This issue was pretty entertaining.  Probably the biggest disappointment was the guest art by Patrick Oliffe.  It’s not bad per se, but the characters’ faces lacked detail at times, and Jurgens’ Booster just can’t be matched.  It probably would have fared better had the issue not been book-ended by Dan Jurgens’ illustrations.  It just lacked consistency given the differences in style and ability.  Of course, I would have preferred that Jurgens drew the whole thing, but obviously there were time constraints there.

When all is said and done, Booster #20 is a simple, yet enjoyable one-shot.  Whether or not you’ll enjoy this issue is wholly dependent on what you value most in a comic book – the writing, which is great, or the art, which is good in places, and merely *okay* in others.  If you enjoy Keith Giffen’s ear for dialogue and *a spot of* Dan Jurgens’ art, then by all means, have a read.

Get Out Of My Comic Books, U.S. Navy.

Posted in Miscellaneous with tags , , , , , , , , , , , on 6th May, 2009 by Adam Redsell

I have a bone to pick with the U.S. Navy.  And it’s not what you’d expect.

It all started with a comic book that I was reading about seven months ago.  It felt remarkably solid, and didn’t have the usual flexibility of a comic book.  When I went to flip the page (from the edge, so as not to contaminate the ink with the oil from my fingerprints), I found that I couldn’t, and had to physically grip the page between my thumb and forefinger to turn the page.  I found the offender on the next page – a cardboard reply post paid slip, courtesy of the US Navy.

It was part of a recruitment drive, and it had a series of tick-boxes on it with suspicious-looking codes next to each choice.  Presumably the idea was that comic book readers were a previously untapped demographic for the armed services.  It only stands to reason, after all, that people who enjoy reading the likes of Checkmate, Suicide Squad, or the Secret Six would also like to participate in the joys of actually killing people and blowing things up in real life, right?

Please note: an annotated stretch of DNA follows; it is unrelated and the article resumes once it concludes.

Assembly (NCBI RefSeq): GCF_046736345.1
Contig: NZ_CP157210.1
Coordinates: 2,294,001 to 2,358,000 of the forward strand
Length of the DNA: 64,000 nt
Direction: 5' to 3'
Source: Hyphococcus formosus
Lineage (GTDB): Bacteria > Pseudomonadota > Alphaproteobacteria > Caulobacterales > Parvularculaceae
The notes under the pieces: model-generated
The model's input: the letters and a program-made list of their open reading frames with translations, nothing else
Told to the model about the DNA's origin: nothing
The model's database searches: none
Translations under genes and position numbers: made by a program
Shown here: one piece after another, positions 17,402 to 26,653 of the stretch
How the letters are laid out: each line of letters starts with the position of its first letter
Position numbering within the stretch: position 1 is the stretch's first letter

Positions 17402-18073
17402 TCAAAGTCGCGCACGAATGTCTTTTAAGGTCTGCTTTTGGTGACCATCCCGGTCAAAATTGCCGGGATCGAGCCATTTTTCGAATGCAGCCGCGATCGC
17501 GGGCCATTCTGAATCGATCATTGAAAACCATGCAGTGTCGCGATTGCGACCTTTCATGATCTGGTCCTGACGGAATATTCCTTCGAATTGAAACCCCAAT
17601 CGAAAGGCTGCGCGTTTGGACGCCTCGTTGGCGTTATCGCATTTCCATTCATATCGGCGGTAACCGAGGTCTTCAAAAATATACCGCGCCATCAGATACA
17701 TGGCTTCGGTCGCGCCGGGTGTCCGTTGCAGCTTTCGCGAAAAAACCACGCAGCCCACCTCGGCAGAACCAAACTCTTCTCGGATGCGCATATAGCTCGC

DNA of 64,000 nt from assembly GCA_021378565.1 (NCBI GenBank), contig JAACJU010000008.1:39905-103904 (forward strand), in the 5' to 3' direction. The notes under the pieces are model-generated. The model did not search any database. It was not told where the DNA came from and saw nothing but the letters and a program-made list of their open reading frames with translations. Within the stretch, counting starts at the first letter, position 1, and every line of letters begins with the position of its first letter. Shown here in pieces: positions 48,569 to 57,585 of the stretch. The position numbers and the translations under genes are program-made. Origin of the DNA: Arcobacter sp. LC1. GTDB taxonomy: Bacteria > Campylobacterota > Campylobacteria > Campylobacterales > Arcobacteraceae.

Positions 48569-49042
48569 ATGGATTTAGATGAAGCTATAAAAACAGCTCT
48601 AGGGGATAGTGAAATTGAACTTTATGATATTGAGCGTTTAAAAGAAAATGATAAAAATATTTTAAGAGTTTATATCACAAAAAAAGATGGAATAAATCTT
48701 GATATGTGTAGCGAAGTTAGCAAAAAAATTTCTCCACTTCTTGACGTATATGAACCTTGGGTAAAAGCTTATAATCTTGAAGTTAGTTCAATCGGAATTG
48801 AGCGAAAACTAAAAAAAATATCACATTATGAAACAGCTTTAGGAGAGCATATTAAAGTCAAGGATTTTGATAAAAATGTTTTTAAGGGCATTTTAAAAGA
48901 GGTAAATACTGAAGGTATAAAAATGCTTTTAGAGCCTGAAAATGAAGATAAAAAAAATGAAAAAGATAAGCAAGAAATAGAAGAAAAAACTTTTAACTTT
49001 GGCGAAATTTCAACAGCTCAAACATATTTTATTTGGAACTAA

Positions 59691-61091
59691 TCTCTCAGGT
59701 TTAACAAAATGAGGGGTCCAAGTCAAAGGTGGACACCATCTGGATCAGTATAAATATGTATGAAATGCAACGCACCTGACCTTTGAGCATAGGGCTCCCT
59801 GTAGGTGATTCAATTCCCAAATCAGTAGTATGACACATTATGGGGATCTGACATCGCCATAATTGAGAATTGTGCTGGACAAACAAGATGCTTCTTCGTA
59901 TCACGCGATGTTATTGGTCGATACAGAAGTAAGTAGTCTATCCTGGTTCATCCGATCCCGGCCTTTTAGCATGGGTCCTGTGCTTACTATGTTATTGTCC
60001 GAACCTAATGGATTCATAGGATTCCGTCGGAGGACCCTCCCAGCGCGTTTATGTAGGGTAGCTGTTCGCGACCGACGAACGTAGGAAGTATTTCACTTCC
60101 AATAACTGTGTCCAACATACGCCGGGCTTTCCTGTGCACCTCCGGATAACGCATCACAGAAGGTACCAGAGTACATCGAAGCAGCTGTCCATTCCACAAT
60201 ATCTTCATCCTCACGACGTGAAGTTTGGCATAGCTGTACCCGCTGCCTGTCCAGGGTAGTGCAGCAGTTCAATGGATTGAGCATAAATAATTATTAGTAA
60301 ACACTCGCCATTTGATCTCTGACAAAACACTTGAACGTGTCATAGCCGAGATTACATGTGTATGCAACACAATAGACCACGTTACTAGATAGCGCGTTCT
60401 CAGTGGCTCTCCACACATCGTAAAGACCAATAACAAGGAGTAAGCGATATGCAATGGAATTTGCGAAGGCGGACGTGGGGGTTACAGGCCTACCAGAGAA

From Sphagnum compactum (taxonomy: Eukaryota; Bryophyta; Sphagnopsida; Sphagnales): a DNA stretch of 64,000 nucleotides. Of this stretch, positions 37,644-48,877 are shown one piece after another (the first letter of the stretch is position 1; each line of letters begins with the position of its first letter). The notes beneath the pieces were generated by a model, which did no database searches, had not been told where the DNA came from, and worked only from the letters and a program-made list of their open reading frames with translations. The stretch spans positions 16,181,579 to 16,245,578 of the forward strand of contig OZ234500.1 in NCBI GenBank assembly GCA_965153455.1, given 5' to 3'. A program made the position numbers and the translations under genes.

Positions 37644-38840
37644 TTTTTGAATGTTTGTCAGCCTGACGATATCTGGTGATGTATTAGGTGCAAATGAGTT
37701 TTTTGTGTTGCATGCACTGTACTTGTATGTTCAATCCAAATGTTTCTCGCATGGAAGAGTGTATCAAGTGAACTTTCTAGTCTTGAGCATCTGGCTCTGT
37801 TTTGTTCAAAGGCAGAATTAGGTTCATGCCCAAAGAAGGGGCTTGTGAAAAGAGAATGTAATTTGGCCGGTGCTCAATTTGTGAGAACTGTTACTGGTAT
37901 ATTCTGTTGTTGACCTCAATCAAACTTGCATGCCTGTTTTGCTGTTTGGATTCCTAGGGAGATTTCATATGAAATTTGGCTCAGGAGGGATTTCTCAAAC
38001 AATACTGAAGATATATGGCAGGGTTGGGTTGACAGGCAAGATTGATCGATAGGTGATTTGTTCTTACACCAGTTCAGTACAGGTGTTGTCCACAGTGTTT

I don’t know. I was busy trying to figure out how on Earth this cardboard slip got in there, and how to best pull it out.  Turns out it was folded along the staple-line and slipped in between the staples, so I had to pull it out through one side without uprooting said staples.  It was only in a couple of comics, and I figured it out eventually, so no harm done, right?  Wrong.  The following week, the same damn slip appeared in EVERY SINGLE ONE of my comic books, and the week after that.  As of today I have enough recruitment forms to have joined the Navy at least 28 times.  To tell you the truth, I’ve been throwing them all around the floor and making snow angels with them, so I kind of lost count.

I understand the U.S. Navy’s need for new blood to patrol the open seas, but next time, how about just taking out a page ad with a hotline number like regular folk?  This kind of advertising is just plain annoying and intrusive.

[Then again, ‘intrusive’ is probably more their style…]

Don’t they know that most comic book nerds are either a) overweight, b) overly weedy, or c) lefty scum?  And then there was the fact that I’m an Australian, and I buy my comics from an Australian comic book shop.  That’s one of the questions, though: “Are you a U.S. citizen?”  So presumably they don’t care if you’re American or not either.

Who knows, maybe a Batman fan out there wants to strike fear into the hearts of terrorists the world over.  I don’t know about you, but I’d rather leave that type of thing to Batman.  Incidentally, there is a graphic novel in the works called Holy Terror, Batman! by Frank Miller, who else?  I’m guessing it’s satirical, though, and therein lies the difference.

So let this be a warning to you, U.S. Navy.  If you don’t stop infiltrating my comics, every pizza coupon I can find will be piggybacking its way back to HQ par avion.  And thanks to your generosity, you’ll be footing the bill.